Successes: I was really astonished how clever the players were with coming up with interesting situations. The Captain player invented out of whole cloth the idea that the Empire had stuck a tracking device on the Owl. Later, the same player came up with the idea of bounty hunters getting a drop on the crew in Nightport. I handed the characters out randomly, but by chance Lady Blackbird fell on a player who is a little less outspoken, which worked great because the character is so important that it kind of pushed the player into a bit more central role. The Snargle player really got into being comic relief. The rules are great, simple and easy to jump into, which was perfect (the player for the Lady Blackbird character is kind of allergic to rules explanations).

Overall I felt like the whole experience was a success. Lots of stuff was ad-hoc, and I still feel a little bit too unconstrained, less like a game and more like a writer's workshop, but everyone seemed to have a good time.

Lady Blackbird was a great first game! The world and the premade characters are super evocative and made it really easy to jump in and start playing. My players want to do it again sometime. We can keep going on Lady Blackbird, or maybe we should try again with another game now that we have a clearer idea of how to run a game. Any suggestions? I found Death School, and it seems like Fiasco would be good practice.


  • Nice. I have no advice yet.
  • Lasers & Feelings is my goto game for newbies nowadays, though they might find it a bit too sparse on the mechanics after LB. In the olden times, I used to have a lot of success with InSpectres, which is also a great beginner game.

    And yeah, the prison thing is always a challenge when it comes to finding ways to escalate the situation. I'd get them out of it whether they succeed or fail, just that it's either on their own terms or escorted off to some other place (dinner with the admiral, torture chamber, whatever fits the situation).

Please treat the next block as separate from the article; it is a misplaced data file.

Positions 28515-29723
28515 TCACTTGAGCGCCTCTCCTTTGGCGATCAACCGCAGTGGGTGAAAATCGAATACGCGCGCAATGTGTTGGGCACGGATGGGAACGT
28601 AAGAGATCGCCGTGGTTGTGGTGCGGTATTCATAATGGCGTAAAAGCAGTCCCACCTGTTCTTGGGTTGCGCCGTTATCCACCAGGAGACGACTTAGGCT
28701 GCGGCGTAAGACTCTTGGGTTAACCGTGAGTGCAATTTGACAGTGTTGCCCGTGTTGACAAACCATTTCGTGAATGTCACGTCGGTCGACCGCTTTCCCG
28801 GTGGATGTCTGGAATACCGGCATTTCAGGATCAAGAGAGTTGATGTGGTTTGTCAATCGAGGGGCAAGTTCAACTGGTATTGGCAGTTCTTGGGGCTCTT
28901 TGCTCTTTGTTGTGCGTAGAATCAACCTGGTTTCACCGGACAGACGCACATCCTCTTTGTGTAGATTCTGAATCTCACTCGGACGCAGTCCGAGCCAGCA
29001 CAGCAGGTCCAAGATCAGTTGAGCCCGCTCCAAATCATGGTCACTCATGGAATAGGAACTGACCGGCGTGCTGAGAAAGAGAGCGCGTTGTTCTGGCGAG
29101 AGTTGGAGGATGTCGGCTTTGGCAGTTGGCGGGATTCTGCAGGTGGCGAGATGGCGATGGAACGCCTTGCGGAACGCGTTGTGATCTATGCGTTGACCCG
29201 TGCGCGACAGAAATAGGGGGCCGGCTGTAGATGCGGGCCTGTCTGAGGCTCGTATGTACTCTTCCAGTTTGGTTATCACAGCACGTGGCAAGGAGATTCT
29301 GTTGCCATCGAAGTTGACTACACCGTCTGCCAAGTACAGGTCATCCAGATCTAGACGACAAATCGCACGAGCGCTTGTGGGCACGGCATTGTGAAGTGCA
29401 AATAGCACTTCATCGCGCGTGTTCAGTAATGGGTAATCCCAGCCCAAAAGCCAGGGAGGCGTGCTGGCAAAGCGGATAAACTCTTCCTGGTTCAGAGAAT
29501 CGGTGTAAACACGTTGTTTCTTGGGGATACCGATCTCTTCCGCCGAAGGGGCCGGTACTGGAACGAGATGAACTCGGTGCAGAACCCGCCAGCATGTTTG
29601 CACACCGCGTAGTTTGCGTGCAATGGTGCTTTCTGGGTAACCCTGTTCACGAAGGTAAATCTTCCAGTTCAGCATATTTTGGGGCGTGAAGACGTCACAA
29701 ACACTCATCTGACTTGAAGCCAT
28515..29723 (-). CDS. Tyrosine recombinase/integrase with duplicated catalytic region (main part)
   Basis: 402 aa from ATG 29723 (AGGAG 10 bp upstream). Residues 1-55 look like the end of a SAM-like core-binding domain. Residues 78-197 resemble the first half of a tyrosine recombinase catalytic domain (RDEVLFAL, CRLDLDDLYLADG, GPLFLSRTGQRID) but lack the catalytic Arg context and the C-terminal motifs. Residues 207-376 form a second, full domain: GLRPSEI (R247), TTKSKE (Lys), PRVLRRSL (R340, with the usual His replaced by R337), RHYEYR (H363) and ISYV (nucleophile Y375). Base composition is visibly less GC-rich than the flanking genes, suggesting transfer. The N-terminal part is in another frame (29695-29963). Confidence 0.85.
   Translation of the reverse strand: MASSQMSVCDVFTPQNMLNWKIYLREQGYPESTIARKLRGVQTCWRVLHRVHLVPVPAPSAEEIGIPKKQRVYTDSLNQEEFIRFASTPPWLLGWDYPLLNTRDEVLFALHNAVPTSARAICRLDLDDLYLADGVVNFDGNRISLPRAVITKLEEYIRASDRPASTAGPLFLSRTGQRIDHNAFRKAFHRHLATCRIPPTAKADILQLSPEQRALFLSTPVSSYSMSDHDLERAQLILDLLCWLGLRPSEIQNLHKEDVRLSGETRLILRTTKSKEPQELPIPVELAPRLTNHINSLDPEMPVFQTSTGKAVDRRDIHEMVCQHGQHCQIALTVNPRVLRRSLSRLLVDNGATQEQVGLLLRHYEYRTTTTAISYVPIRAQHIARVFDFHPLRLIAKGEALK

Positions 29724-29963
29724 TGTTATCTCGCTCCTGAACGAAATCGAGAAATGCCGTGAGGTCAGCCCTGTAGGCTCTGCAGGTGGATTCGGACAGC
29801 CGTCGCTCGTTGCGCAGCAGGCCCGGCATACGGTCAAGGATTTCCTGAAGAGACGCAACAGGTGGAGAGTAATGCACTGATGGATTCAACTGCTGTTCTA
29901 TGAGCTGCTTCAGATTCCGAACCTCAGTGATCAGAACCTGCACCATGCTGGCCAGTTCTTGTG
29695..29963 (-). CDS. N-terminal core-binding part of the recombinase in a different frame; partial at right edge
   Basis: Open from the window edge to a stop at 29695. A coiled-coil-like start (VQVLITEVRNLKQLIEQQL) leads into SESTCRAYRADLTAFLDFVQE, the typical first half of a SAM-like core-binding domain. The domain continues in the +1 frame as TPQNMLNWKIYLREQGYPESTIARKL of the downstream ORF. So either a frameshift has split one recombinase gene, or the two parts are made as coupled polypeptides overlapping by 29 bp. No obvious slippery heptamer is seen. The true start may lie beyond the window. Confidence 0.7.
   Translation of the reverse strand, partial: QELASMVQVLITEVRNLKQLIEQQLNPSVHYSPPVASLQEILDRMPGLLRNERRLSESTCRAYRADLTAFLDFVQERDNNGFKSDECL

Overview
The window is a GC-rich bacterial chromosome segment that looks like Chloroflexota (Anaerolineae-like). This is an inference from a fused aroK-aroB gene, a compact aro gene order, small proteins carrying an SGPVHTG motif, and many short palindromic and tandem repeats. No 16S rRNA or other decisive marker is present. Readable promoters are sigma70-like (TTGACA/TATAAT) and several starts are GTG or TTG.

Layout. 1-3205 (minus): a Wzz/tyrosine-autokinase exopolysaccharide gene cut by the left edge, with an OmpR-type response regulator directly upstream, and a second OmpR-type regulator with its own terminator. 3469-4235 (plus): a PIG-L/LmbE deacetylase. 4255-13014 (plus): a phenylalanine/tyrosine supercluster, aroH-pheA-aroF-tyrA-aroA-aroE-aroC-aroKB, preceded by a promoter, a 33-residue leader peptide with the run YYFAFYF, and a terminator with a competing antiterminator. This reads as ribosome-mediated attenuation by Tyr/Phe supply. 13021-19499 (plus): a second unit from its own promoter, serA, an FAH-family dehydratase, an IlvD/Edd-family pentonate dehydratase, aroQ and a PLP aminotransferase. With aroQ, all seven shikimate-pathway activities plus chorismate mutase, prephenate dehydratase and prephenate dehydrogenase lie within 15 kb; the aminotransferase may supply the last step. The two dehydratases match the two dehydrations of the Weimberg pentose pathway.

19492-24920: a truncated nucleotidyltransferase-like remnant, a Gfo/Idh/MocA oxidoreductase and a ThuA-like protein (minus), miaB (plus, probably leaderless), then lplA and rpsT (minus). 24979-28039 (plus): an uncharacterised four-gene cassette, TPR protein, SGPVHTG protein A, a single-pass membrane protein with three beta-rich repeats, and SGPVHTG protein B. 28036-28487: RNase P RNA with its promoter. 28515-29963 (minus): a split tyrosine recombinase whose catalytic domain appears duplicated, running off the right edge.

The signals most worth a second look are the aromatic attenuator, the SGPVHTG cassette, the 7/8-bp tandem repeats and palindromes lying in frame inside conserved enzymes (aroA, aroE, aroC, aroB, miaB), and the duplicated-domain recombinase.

• I really enjoyed playing the initial scenario of Lady Blackbird, escaping from the prison and everything.

    When we tried to continue the game from there, though, it quickly fell apart. I didn't feel like the game provided any support for a GM trying to run the game after that first session. What comes next? I don't know, and the game didn't help figure that out.

    I know other people who kept the game going and had a long, successful campaign, though. So results may vary.
  • Try telling us more about yourself - your tastes in media, specifically - and the people you're playing with! It's usually easier to get a flood of recommendations of favorite games going than to parse it and process it.
  • Oh, "Secret" in Lady Blackbird is legacy language from the game(s) The Shadow of Yesterday/Solar System. It's supposed to mean "something only you can do, because other people don't know how to", like a secret ninja trick. That's about as much as I know.

    Finding ways of escalating a situation on a failure without stalling the scene is a basic difficulty of GMing games. While it's a learned skill, even grizzled veterans sometimes have a hard time with that - there's nobody who can always and reliably pull that out with ease.
  • Seems like everyone enjoyed the game. So cool! I liked the tracking device thing and also the sabotaging our own ship stuff.

    Jedi Blackbird is an unofficial Star Wars hack and its great! You would probably like it.
  • I have no brilliant suggestions for "What game to move to next, after Lady Blackbird?" but I'd LOVE to hear other people's ideas please!
  • I love this game! My experience running it in a forum is here.
  • I think there are many other games to suggest, but it depends a great deal on the OP's preferences and interests. The Shadow of Yesterday, John Harper's other games, and my own "Eowyn game" (which you can find here) all share design features.

    I suppose we'll to have wait and see if the OP ever returns before making more pointed recommendations!
  • Several years ago I was introduced to Lady Blackbird through a brilliant superhero hack by @James_Stuart (I’m still hoping he will publish it one day!).
  • Hi, sorry for disappearing like that. I hit a busy spot at work. At first I was waiting for a response from my players about what kinds of media they wanted to admit to liking. I only got one response: "I like mostly sci-fi and fantasy like Buffy the Vampire Slayer, Harry Potter, Fringe, Humans, Orphan Black, X-Men, Battlestar Galactica, Dr. Who, Firefly, Star Wars, the occasional anime classic like Sailor Moon, Card Captor Sakura, and Fushigi Yuugi." To this I'd add my personal interests such as Babylon 5, Philip K. Dick, and Diane Duane's Young Wizards series.

    Thanks for the suggestions of the other games in the series, as well as Lasers and Feelings and InSpectres, which I'd never heard of. I found a PDF somewhere online of Shadow of Yesterday and got the impression that it was somewhat more open-ended, like a "classic" RPG where the GM comes up with the scenario, whereas part of the draw of Lady Blackbird was that everyone already had a character and a scenario with a lot of "built-in" tensions. Thanks @Paul_T for mentioning your Eowyn game -- I'm not quite as into the LOTR legendarium so I think I'll skip this one.